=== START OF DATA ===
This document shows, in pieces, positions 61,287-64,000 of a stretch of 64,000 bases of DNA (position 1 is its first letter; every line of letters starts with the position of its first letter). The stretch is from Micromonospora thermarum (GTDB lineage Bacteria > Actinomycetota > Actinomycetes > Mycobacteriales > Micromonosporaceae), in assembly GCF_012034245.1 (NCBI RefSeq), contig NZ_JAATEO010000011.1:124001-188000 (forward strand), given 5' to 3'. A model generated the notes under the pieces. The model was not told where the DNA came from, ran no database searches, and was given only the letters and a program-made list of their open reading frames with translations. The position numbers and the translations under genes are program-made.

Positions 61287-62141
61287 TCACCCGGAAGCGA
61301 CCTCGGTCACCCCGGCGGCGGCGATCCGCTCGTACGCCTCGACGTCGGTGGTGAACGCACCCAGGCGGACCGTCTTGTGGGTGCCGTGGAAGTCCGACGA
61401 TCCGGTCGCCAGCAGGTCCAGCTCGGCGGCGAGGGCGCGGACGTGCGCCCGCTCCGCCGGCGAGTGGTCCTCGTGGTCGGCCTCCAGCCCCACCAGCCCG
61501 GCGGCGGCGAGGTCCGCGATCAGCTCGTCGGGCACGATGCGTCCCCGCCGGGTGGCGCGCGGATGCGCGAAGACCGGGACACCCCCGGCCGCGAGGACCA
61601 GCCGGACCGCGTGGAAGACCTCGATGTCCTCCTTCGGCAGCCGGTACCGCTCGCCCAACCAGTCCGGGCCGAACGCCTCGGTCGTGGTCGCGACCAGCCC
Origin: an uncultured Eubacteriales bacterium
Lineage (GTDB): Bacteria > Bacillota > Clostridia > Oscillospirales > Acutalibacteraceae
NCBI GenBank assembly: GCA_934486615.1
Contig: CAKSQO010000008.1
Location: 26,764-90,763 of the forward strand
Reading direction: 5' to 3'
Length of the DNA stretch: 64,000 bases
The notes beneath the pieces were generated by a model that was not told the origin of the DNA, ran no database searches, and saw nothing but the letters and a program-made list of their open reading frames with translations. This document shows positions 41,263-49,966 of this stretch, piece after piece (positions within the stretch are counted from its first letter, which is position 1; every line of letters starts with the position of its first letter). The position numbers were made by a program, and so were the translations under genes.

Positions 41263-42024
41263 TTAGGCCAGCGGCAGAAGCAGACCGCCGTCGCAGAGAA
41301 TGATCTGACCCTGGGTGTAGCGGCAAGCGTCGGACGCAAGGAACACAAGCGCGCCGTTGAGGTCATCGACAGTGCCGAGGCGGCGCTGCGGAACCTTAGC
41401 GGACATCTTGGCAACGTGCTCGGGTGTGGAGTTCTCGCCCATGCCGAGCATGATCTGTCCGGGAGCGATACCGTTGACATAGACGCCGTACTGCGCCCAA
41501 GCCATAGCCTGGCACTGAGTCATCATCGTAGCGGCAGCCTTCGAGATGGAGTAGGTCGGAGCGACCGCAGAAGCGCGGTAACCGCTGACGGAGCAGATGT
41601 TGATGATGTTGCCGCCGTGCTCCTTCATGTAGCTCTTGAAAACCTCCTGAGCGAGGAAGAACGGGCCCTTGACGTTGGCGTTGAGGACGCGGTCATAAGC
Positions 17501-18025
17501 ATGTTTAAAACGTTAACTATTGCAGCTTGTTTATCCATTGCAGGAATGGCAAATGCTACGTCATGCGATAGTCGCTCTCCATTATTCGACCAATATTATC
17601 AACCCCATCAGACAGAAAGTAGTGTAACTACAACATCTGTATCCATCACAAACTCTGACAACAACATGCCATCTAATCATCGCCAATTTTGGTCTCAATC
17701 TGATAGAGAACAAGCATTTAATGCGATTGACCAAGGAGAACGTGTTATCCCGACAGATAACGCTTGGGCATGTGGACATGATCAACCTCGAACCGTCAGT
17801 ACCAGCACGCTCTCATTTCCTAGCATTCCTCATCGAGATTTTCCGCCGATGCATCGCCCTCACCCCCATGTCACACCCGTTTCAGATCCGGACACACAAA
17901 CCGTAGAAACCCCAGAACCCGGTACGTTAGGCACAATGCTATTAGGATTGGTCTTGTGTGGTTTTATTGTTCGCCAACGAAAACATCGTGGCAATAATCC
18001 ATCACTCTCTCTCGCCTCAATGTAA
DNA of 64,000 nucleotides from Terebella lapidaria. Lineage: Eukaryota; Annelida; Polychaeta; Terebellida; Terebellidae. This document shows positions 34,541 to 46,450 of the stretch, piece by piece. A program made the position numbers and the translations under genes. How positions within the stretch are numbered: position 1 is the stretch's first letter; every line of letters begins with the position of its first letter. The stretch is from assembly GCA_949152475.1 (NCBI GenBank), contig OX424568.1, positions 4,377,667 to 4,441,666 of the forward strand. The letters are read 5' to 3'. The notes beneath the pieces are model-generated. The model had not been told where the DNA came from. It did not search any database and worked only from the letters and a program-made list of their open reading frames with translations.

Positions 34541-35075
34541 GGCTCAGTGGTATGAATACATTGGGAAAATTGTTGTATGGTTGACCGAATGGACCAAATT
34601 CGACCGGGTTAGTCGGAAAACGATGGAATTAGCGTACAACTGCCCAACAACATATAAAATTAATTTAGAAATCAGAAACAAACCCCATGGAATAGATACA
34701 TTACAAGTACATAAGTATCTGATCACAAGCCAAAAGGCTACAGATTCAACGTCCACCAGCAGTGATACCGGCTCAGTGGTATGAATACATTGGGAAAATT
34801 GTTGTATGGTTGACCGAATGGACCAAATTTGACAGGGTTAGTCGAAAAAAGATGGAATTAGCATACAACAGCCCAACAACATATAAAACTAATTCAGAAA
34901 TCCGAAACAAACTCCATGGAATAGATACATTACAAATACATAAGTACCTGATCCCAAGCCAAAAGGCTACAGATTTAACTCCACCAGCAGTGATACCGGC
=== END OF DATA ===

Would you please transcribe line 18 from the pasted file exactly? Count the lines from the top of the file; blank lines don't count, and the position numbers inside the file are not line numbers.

41301 TGATCTGACCCTGGGTGTAGCGGCAAGCGTCGGACGCAAGGAACACAAGCGCGCCGTTGAGGTCATCGACAGTGCCGAGGCGGCGCTGCGGAACCTTAGC